I do not consider myself a math person, and I have no formal training in business.  I've always just done things using my gut instinct.  Yet, in the face of some cash flow hiccups this past year, I decided I was missing a fundamental understanding of key indicators that would help me guard against, rather than react to, financial ups and downs.  A respected friend and mentor recommended a book called Simple Numbers, Straight Talk, Big Profits! by Greg Crabtree.  Reading it helped me understand important links between different aspects of my business, and also put words to things I sensed but sometimes had difficulty explaining.  

While this article is no replacement for Crabtree's book (everyone who wants to better manage and grow a business should read it), here are a few of the important lessons Crabtree teaches that I am focusing on:

Start a reserve fund. 

As a small business owner, you probably operate without a safety net--either out of a perceived lack of funds to build one, or a lack of foresight on why having one is essential.  Crabtree points out that if you create a reserve fund early on, you'll find outside factors can do less detriment to your business in the long run.  I know it's never easy, especially in the early stages of building a business, to carve out funds for something that seems somehow non-essential right now. When I think about the difference it would have made if, weekly, I had set aside even a very small amount of money in a reserve fund, I know the amount accrued over time would have been very helpful to handle everything from seasonal slow-downs to tax obligations to unexpected increases in orders.  Build a contribution to a reserve fund into your operating expenses and you'll construct a safety net as part of how you do business rather than as an afterthought.

Focus on margins, not just sales.

Sure, like most entrepreneurs, you enjoy seeing sales numbers growing, and you often live and die by those numbers when assess the health of our businesses. Crabtree explains that this number is meaningless if you don't also look at margins.  Why?  Because sales only matter if they are healthy sales.  A company that sells $100,000 worth of merchandise on which it makes 10% profit is a much healthier company than one that sells $100,000 on which it makes 5% profit.  Yet the owners of both companies, if they rely only on sales figures, would seem to be equally successful.  If I do not watch the margins carefully, my company will not continue well because the money to increase product lines and provide top-notch service will dry up.  If you focus more on maintaining and improving margins, you'll improve your company's stability, and guarantee you'll be able to stick around long-term.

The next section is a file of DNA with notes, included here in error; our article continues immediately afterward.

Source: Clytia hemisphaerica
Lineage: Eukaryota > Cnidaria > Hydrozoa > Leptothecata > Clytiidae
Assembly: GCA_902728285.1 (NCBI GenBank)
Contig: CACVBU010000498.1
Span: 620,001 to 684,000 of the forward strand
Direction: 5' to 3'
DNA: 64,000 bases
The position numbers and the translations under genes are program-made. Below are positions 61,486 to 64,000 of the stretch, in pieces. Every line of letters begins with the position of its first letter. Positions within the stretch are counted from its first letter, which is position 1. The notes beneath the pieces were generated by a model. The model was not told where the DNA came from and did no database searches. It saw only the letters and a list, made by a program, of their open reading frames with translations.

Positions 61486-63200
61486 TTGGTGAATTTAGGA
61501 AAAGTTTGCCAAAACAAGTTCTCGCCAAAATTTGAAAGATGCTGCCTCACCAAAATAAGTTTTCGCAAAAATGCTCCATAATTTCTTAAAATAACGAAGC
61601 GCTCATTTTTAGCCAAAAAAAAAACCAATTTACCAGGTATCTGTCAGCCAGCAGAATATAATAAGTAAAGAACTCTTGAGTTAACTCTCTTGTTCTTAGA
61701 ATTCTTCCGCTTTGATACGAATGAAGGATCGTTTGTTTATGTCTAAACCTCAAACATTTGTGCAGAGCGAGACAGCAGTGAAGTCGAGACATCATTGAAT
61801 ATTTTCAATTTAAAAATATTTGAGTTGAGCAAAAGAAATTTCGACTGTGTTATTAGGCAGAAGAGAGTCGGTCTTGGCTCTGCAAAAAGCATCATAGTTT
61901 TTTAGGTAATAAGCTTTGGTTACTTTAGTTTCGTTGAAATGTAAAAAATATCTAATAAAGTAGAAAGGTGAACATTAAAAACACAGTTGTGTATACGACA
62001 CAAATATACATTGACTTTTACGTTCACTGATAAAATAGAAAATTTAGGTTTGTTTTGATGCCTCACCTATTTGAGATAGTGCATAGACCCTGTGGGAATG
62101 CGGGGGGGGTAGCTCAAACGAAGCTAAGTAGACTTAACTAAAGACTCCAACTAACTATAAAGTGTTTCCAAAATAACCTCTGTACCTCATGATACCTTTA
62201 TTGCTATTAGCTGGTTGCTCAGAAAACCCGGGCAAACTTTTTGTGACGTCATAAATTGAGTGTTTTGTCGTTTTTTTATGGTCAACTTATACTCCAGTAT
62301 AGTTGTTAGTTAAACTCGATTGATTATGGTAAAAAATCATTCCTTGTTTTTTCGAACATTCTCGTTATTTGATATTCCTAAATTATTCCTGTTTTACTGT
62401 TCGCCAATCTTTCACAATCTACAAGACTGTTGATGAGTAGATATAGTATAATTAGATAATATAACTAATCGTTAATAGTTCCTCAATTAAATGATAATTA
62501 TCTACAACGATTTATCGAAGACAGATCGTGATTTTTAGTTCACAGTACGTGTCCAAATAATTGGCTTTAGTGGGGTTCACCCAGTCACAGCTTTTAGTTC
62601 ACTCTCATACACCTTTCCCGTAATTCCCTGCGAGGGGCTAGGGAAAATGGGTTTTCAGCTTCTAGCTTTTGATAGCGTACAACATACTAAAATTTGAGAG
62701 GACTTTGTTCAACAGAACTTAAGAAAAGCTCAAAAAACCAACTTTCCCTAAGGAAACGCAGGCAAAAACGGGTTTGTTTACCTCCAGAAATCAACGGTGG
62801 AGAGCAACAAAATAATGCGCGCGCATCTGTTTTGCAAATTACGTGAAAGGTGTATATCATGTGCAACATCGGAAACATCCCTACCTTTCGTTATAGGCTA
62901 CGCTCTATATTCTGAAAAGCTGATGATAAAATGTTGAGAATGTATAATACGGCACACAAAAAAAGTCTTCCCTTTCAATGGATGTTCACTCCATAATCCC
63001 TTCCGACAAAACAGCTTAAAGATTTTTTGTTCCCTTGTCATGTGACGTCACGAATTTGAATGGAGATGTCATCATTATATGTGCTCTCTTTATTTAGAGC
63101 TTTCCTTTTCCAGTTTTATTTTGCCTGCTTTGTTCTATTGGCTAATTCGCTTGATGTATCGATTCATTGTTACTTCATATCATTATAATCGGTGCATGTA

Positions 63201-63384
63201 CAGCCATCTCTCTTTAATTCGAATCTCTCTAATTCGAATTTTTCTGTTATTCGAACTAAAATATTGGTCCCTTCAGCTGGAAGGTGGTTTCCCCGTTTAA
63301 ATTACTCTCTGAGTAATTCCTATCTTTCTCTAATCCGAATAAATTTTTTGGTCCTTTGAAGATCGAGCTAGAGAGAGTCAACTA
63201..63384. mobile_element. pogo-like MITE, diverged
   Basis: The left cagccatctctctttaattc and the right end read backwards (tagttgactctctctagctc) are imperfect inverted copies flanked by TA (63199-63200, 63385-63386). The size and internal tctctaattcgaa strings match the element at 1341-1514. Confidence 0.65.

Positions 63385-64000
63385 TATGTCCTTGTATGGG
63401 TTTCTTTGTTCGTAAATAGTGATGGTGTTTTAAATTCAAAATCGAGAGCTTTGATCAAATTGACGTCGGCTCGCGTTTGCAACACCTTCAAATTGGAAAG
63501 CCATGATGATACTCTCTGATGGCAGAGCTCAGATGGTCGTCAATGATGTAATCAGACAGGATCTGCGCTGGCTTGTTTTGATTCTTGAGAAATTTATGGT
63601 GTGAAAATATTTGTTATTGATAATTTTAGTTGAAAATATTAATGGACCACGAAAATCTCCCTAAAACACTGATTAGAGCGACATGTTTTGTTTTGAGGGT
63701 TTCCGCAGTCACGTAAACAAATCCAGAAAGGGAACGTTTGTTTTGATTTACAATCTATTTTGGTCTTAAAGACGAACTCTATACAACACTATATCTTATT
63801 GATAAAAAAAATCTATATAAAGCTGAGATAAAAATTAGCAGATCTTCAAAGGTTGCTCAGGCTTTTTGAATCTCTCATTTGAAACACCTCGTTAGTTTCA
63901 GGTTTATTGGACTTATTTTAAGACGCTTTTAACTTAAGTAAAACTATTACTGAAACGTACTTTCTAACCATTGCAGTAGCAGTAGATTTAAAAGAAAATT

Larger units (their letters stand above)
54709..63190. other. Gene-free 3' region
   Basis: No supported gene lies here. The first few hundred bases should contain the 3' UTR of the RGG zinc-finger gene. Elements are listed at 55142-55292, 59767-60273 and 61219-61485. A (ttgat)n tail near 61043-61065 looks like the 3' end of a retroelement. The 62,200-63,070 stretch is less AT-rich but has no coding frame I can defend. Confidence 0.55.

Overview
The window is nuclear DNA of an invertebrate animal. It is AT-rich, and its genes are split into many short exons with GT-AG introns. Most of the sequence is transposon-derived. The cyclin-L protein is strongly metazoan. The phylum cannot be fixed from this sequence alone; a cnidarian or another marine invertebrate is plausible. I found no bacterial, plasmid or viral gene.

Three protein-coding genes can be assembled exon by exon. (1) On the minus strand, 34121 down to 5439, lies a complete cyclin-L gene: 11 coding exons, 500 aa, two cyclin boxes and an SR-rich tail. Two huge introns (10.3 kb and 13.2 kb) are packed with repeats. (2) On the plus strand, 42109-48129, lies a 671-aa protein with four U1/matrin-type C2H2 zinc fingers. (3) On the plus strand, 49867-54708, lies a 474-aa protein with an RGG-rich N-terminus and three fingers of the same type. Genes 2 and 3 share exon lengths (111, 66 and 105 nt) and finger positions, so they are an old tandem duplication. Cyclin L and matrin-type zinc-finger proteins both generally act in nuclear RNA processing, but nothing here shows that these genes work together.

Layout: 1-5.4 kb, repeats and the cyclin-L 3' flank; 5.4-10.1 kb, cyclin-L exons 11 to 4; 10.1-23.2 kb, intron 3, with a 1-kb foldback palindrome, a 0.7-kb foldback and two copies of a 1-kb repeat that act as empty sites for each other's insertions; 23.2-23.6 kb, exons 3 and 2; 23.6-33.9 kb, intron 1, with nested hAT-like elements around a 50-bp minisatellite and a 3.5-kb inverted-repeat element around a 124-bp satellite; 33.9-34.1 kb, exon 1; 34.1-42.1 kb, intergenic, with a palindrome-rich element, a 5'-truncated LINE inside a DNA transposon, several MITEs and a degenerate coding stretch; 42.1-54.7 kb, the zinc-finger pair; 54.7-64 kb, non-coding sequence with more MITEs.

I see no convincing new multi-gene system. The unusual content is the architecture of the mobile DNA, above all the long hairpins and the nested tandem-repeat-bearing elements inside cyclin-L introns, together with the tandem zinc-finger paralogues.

Monitor regularly.

Chances are, you don't look at the financial components of your business as often as you should.  But you need to look at operating expenses, labor productivity, and profit margins on a regular basis (once a month is a good routine) if you want to catch problems before they come up.  As I read Crabtree's book and began to chart some of the data he indicated as important, I began to see connections between parts of my business that I had not seen as inter-related before.  For instance, the total amount of money that could be allocated to employee salaries--once a grey area--suddenly got distilled into a simple formula.  With that formula, deciding when and if I have the money to bring on an additional employee at a given time, became much easier.  The best way to grow your company correctly, however, lies in organizing and understanding your data well.  Committing to keeping the financial nuts and bolts of your business in a format that allows you to mine data quickly is essential to evaluating your business on an on-going basis.

Accountants aren't the only ones who should understand money.  Every business owner--non-numbers people like me included--must know what the dollars generated really mean.  If you get a grasp on these statistics, you'll help protect your business against unforeseen market shifts, economic difficulties like changes in bank lending, and much more.  Crabtree's book boiled down what seemed like complicated numbers to straightforward knowledge, and gave me the words to better communicate with my CPA, who also loves it.